Chronic fatigue and searing pain in the abdomen have forced you to miss a significant amount of time at work. The diagnosis of colon cancer gives you the opportunity to file a Social Security Disability (SSD) claim with the Social Security Administration (SSA). Although your symptoms are severe, that does not mean the SSA will approve your SSA application.
If the SSA denied your SSD application for colon cancer, you have the right to file an appeal. In fact, the SSA has instituted a four-step appeal process for SSD benefits: Reconsideration, an Administrative Law Judge (ALJ) hearing, a review by the Appeals Council, and finally, a hearing in a Federal District Court.
Reconsideration of Original Claim
Reconsideration unfolds similarly like the initial application. You file a claim with the SSA, which in turn once again reviews your information. Reconsideration gives you a second chance to make a positive first impression. This means you should submit additional medical documentation that bolsters your claim for SSD benefits. Reconsideration helps applicants avoid filing a new claim, which inevitably returns the same denial decision as the first claim.
How Does an ALJ Hearing Work?
Unlike the original application and the appeal for reconsideration, an ALJ hearing offers applicants the chance to present their claim in person in front of an administrative law judge. An administrative law judge has the opportunity to ask you questions that clarify the information you submitted on your SSD application. The second stage of the appeals process requires the legal support of a state-licensed Social Security attorney who argues your case in front of the judge.
Appeals Council Review
Every step of the appeals process refers to the step that happened immediately before it. For example, an ALJ hearing is about the decisions issued by the SSA for the original claim and the reconsideration for appeal. As the third state of the SSD appeals process, an Appeals Council Review is done strictly through written communications. You have to submit Form HA-520 that is the Request for Review of Hearing Decision/Order. As part of the SSA, the Appeals Council reviews the decision issued by the administrative law judge in step two of the appeals process.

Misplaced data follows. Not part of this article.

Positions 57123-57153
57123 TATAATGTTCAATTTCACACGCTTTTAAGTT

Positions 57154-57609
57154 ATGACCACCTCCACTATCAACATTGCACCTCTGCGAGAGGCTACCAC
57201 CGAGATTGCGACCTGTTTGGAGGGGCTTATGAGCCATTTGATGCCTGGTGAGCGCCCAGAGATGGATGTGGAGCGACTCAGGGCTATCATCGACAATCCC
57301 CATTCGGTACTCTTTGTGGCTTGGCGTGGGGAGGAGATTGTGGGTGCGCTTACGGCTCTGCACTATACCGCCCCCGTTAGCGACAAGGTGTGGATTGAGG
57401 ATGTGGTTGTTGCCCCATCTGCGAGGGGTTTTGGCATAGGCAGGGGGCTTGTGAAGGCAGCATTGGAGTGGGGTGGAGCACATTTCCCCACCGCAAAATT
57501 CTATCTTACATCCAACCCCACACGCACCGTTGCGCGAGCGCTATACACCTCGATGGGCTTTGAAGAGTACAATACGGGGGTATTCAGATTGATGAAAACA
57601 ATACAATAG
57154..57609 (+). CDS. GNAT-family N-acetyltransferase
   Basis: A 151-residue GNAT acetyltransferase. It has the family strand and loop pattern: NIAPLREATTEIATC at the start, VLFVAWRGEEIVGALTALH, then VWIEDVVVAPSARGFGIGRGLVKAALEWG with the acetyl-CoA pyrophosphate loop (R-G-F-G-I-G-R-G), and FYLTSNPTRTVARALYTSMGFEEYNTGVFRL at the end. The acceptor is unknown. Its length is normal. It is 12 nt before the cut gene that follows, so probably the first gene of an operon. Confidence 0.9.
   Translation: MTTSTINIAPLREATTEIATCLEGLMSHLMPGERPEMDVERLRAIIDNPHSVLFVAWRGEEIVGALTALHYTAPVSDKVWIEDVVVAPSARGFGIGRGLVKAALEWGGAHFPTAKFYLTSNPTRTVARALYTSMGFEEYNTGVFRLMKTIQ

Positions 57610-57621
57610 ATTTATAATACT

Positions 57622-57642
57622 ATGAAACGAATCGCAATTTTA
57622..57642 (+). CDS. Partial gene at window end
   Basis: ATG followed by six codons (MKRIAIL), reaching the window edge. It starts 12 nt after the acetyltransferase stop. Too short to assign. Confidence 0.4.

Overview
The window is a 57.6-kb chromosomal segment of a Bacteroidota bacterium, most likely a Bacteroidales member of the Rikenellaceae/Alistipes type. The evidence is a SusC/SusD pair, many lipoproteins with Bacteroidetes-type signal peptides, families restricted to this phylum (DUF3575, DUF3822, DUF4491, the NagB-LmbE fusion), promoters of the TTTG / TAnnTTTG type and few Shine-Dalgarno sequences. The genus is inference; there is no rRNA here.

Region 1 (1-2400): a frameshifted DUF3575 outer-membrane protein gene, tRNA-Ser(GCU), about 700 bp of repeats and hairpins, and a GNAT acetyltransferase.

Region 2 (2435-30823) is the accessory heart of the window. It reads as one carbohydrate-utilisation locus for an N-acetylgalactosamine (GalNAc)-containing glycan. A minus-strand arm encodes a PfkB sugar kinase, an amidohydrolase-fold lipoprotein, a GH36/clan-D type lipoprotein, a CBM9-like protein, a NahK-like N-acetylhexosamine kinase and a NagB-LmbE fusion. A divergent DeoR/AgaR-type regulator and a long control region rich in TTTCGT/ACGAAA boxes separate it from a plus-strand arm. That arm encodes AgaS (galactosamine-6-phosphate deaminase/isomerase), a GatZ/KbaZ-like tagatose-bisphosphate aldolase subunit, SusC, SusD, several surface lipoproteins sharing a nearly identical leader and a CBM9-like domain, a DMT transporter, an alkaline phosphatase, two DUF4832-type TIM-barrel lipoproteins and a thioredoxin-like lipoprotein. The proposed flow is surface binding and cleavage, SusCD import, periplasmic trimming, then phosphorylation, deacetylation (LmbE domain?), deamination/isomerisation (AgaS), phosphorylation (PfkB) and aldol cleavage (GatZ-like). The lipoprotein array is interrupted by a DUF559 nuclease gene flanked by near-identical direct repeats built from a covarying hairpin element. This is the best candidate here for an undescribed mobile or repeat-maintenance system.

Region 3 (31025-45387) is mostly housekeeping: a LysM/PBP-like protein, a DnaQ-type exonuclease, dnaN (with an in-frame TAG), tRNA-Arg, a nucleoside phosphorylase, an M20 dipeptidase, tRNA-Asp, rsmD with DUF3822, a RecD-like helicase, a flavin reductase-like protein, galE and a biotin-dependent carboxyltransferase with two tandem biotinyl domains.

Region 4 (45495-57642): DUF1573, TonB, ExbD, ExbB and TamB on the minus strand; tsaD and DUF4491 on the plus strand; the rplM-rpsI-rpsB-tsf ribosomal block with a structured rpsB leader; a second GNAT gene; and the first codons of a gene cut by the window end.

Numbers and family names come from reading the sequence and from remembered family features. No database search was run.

Final Appeal in a Federal District Court
As the last step of the SSD appeals process, a hearing in a Federal District Court involves a judge who reviews the decision made by the Appeals Council. What the judge looks for is one or more flaws in the legal reasoning of the administrative law judge that ruled on your claim in step two of the appeals process. If the Federal district Court judge determines the administrative law judge made an error in judgment, the Federal District Court Judge kicks your claim back to step two of the appeals process. The Federal District Judge can mention issues the administrative law judge did not consider during the ALJ hearing.
Get Legal Support with Your SSD claim
There is a lot on the line during the SSD appeals process. Medical bills add up quickly and with no income coming in, you might approach financial insolvency. Contacting an experienced Social Security lawyer can help you win an appeal for SSD benefits. This is especially true for step two of the appeals process when you have the opportunity to speak with an administrative law judge. Most Social Security lawyers operate on a contingency fee payment model that gives them more motivation to win cases for clients.